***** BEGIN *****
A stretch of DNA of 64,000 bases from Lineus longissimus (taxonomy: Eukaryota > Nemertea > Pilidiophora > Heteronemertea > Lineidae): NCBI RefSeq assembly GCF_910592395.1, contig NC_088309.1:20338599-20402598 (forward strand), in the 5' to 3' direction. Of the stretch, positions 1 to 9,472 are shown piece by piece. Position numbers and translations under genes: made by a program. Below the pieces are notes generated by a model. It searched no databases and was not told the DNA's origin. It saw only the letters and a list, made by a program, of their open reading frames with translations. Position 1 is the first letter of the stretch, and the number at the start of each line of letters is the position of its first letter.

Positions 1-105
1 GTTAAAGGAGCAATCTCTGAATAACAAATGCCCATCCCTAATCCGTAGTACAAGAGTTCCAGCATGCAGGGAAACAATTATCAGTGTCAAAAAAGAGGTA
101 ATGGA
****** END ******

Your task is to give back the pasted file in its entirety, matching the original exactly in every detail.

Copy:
A stretch of DNA of 64,000 bases from Lineus longissimus (taxonomy: Eukaryota > Nemertea > Pilidiophora > Heteronemertea > Lineidae): NCBI RefSeq assembly GCF_910592395.1, contig NC_088309.1:20338599-20402598 (forward strand), in the 5' to 3' direction. Of the stretch, positions 1 to 9,472 are shown piece by piece. Position numbers and translations under genes: made by a program. Below the pieces are notes generated by a model. It searched no databases and was not told the DNA's origin. It saw only the letters and a list, made by a program, of their open reading frames with translations. Position 1 is the first letter of the stretch, and the number at the start of each line of letters is the position of its first letter.

Positions 1-105
1 GTTAAAGGAGCAATCTCTGAATAACAAATGCCCATCCCTAATCCGTAGTACAAGAGTTCCAGCATGCAGGGAAACAATTATCAGTGTCAAAAAAGAGGTA
101 ATGGA